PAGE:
And it's not just the disease itself that changes the equation. For instance, an early model we looked at simply assumed that compliance with social distancing rules would end up being 75 percent. Not an unreasonable assumption, and one that was perhaps based on experience with earlier pandemics. But now we know how different political authorities define essential jobs, which aren't subject to isolation rules. We've tracked how well people comply with distancing using cell phone data. We can make far more informed estimates of the compliance value and use those in the model. Similar things are true for the properties of SARS-CoV-2, as well.
Lots of factors like these will change the estimates that the models produce, but ideally, the changes are making the models more accurately reflect reality.

Models are used to ask different questions

So if the models are increasingly reflecting reality, why do some of them—sometimes using the same underlying code—produce such radically different numbers? To answer that, you have to think about what the models end up being used for.
It's important to run models with realistic assumptions in order to validate that they can accurately reflect reality. But it can often be valuable to run them with unrealistic assumptions to help understand how to craft responses. For example, early COVID-19 models were often run with no policy or public responses to the pandemic factored in. That kind of model is very unlikely to reflect reality, but it can be useful to understand a worst-case scenario. After all, if the worst case had been a relatively small number of deaths, that would have drastically altered the policy responses that were chosen.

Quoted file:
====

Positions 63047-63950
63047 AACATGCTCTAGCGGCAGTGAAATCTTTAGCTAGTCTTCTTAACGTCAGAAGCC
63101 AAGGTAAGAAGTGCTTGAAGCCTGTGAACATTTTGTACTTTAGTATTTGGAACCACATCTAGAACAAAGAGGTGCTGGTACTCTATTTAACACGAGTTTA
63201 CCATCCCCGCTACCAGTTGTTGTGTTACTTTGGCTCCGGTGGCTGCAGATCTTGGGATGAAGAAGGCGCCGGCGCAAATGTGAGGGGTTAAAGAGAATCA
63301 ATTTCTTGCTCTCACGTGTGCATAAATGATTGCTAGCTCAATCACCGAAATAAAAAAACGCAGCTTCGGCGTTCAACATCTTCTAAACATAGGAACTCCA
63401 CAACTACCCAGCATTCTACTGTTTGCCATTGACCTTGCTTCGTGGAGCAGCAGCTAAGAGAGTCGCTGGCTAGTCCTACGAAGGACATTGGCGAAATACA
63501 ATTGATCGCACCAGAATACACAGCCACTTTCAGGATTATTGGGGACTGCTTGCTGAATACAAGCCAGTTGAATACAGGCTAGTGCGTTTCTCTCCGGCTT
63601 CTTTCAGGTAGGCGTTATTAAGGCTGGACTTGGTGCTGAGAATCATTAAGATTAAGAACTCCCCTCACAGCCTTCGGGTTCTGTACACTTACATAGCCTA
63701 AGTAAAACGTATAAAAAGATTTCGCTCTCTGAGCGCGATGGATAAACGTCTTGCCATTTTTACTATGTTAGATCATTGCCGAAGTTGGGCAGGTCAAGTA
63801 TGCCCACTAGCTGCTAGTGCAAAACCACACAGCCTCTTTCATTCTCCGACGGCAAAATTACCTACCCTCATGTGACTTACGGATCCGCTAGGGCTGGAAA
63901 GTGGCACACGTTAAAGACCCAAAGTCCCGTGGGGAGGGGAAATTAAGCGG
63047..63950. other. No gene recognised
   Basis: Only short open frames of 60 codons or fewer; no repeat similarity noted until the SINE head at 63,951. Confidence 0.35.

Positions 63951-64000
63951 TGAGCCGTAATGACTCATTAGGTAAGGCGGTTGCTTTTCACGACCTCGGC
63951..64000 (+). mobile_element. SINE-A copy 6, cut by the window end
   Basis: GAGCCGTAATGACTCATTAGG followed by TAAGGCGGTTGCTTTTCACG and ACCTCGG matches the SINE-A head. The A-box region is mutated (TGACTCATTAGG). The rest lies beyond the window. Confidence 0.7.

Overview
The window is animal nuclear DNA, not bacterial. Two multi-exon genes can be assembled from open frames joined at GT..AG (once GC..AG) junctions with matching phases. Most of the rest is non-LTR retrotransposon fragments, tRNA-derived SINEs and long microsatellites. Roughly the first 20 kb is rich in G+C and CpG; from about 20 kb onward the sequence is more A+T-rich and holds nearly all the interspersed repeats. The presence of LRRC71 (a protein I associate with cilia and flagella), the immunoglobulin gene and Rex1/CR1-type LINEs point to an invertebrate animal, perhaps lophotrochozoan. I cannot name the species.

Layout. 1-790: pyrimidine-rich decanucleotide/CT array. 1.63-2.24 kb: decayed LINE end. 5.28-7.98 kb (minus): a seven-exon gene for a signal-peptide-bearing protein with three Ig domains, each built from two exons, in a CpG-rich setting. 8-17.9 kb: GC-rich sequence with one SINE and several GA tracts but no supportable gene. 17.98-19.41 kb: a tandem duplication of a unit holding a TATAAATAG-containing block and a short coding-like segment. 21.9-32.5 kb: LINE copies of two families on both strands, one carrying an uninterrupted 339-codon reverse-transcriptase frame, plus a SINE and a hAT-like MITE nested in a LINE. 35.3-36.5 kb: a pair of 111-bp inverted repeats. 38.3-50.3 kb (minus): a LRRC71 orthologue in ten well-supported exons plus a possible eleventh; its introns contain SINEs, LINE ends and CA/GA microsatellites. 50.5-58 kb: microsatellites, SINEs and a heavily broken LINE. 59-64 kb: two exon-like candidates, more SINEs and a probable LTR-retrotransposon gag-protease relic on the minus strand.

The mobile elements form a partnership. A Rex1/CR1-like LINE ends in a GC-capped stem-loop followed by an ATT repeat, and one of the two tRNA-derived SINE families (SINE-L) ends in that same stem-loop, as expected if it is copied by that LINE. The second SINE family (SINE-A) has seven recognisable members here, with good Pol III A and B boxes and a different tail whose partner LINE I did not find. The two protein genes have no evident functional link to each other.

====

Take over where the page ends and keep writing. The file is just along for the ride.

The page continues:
Similarly, different model runs can be used to discriminate among reasonable situations, such as alternate policy responses. What happens to our hospital capacity if we shut schools? If we shut down public transit? What if we do both? All of those are the sorts of things that can be explored using epidemiological models.
And in fact, these ideas were explored. The Imperial College model mentioned above was run once with no policy responses, and then additional runs selected a variety of policy responses: closing schools, family-level quarantine of those infected, social distancing of the elderly population, and so on. Then, even more runs were made with different combinations of restrictions in order to identify the combination that provided the greatest benefit with the fewest restrictions.